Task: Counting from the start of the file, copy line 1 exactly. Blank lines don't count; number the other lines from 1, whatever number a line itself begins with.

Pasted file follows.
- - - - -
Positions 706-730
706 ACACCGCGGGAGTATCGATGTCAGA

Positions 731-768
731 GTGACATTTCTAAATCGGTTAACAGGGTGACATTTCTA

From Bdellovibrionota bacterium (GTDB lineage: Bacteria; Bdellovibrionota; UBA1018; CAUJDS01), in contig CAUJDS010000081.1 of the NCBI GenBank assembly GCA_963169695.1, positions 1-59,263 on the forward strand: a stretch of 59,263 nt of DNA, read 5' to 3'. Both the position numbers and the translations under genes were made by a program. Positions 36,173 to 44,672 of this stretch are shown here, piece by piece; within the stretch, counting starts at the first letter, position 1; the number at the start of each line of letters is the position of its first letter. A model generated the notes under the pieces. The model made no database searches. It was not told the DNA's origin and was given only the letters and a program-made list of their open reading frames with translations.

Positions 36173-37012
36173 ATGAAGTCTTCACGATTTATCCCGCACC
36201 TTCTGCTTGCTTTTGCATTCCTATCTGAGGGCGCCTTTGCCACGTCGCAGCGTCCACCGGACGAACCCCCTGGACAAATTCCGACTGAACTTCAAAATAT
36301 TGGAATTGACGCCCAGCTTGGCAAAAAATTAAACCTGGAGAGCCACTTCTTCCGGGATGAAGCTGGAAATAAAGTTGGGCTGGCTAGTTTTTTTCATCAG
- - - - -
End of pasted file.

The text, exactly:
Positions 706-730